Ask any car racing fan what they enjoy about watching the sport, and the majority will tell you they get a kick out of the high speeds and battles for pole position. However, these high speed chases can come at a price. As sadistic as it may sound, crashes in car racing are some of the most exciting, and horrifying spectacles of any sport.
Viewers can’t help but get a thrill from the sound of metal crumpling, watching the explosion after a gas tank ignites and seeing the driver emerge from the wreck and walk away. However, when it comes to the worst of the worst, lives are lost. Chronicled below are the 10 worst accidents in car racing history:
10. Daytona 500 2001 – Dale Earnhardt
One of the most notable things about Dale Earnhardt’s accident at the 2001 Daytona 500 was just how unremarkable the actual crash was. After briefly brushing another driver, Earnhardt’s #3 car veered to the bottom of the track then started to ascend. At this point Dale Earnhardt’s car collided with fellow racer Ken Schrader and hit the wall.
What makes the crash so notable was Earnhardt, one of the greatest NASCAR drivers in history, died setting off a firestorm of scrutiny and safety modifications. A $1 million dollar NASCAR investigation discovered the force of the crash to be equal to a parked car being hit by another traveling at a speed of 80 mph.
9. Charlotte World 600 1964 – “Fireball” Roberts
In a tragic twist of irony Glen “Fireball” Roberts, considered the first superstar of NASCAR, was involved in a single car accident that reinforced his nickname.
During the seventh lap of the Charlotte World 600 in 1964, two cars in front of Roberts collided. This caused leaked fuel to ignite in a burst of flames. Trying to avoid the accident, Roberts lost control and crashed into the retaining wall of the infield, flipping his car which subsequently burst into flames. Roberts was pinned in the cockpit as gasoline streamed in from the fuel tank and burned 80 percent of his body. He died in the hospital six weeks later.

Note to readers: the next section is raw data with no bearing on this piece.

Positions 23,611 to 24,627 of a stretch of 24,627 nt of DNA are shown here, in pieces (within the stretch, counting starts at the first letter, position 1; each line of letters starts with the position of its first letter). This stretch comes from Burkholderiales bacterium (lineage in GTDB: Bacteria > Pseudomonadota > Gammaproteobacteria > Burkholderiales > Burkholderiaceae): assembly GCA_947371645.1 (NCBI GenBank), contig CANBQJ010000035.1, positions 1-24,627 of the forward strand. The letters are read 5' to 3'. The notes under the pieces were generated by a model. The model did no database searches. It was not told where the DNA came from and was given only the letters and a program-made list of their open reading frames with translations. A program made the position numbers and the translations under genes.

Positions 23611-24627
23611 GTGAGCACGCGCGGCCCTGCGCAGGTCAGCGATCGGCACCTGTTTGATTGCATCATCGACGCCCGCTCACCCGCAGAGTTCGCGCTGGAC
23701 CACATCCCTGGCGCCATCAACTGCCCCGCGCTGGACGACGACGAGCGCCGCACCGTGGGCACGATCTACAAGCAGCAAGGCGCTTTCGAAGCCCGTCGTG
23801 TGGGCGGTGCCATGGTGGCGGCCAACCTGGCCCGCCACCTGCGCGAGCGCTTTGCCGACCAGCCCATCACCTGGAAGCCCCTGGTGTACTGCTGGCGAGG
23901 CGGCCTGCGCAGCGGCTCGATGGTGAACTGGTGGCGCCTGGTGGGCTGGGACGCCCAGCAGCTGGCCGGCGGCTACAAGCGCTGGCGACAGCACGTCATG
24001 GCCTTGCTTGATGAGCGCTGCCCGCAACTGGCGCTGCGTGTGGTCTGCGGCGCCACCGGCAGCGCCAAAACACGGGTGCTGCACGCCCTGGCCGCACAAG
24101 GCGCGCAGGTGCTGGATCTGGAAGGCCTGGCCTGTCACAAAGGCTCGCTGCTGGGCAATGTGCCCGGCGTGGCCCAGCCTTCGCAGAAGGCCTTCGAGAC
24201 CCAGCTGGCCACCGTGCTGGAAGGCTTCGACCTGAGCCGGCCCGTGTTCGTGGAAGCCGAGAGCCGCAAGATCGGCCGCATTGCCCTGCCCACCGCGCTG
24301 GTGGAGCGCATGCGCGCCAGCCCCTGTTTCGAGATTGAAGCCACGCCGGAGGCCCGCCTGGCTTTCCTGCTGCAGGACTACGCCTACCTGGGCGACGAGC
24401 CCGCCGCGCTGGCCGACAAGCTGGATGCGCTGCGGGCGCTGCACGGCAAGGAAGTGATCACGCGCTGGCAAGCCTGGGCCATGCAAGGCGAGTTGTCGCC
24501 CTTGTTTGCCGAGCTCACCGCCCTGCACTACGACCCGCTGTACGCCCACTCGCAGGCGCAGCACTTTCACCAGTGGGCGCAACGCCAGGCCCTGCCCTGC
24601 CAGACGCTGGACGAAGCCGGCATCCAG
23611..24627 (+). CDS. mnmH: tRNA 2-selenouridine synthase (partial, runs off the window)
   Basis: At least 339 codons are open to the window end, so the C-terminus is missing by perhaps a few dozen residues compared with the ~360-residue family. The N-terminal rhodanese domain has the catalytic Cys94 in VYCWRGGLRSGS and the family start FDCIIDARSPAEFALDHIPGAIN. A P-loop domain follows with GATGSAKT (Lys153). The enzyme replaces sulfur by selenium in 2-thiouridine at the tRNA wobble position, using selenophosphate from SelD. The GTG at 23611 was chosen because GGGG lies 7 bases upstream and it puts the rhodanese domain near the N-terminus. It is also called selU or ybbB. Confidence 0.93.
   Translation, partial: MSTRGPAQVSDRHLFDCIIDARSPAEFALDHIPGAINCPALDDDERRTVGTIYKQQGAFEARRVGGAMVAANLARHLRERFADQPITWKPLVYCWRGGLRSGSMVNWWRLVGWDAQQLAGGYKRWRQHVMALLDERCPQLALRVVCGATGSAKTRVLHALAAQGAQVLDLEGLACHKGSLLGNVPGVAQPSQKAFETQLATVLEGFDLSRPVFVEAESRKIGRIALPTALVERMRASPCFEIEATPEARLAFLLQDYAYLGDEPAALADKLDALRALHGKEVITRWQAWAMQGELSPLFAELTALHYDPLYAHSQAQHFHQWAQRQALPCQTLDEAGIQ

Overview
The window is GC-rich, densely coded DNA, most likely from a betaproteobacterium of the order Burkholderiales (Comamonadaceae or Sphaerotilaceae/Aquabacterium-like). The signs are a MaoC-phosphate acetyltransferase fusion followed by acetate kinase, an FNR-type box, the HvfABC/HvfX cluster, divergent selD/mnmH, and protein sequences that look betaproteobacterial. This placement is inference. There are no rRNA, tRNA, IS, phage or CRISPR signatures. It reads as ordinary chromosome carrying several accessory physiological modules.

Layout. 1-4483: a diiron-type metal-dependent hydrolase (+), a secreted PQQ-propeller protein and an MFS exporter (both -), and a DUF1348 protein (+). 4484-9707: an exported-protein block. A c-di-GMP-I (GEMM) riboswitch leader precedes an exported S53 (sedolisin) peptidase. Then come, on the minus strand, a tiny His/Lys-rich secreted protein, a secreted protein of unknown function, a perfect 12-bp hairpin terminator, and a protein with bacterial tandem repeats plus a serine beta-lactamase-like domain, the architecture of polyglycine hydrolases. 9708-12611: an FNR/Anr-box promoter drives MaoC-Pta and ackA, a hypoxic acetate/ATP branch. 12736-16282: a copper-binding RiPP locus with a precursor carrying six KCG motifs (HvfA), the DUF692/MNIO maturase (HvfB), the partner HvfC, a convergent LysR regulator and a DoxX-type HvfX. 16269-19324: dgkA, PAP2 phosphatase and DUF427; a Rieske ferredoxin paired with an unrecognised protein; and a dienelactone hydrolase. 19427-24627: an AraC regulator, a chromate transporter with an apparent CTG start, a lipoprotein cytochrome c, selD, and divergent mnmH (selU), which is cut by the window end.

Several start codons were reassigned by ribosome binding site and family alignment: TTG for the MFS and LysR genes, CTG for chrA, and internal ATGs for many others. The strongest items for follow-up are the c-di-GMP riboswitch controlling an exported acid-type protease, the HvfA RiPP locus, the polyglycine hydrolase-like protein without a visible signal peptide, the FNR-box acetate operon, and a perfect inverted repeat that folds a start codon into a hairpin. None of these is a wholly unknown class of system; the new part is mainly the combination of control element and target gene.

8. Italian Grand Prix 1978 – Ronnie Peterson
The crash at the Italian Grand Prix in 1978 is one of the worst and most controversial race car accidents in history.. Human error caused driver Ronnie Peterson to get tangled up in the 9-car pileup and lose his life.
At the very beginning of the race, an overenthusiastic starter turned the lights green before all the drivers could get into position. This created a bunching effect, as the rest of the pack tried to catch up to the leaders. Multiple cars collided, including Peterson who became trapped in his vehicle after hitting the wall which caught his car on fire.
Peterson suffered minor burns and significant fractures to his legs. Unfortunately, race officials kept anyone from reaching the crash site, including medics, leaving Peterson untreated for several minutes which resulted in his death from the injuries he incurred.
7. Indianapolis 500 1964 – Dave MacDonald and Eddie Sachs
The accident at the Indianapolis 500 in 1964 wasn’t so much a fiery crash as it was an inferno. The result was the death of two drivers.
Dave MacDonald hit the track in a car that housed the engine and gasoline in the rear. During the second lap he lost control and collided into the inside wall, which caused the 100 gallons of gas in his tank to explode. This sent a massive plume of fire and smoke into the air and across the entire track. Seconds later, Eddie Sachs hit MacDonald, killing Sachs instantly and causing a second explosion. MacDonald was taken to a hospital where he died later that day.
6. Belgian Grand Prix 1982 – Gilles Villeneuve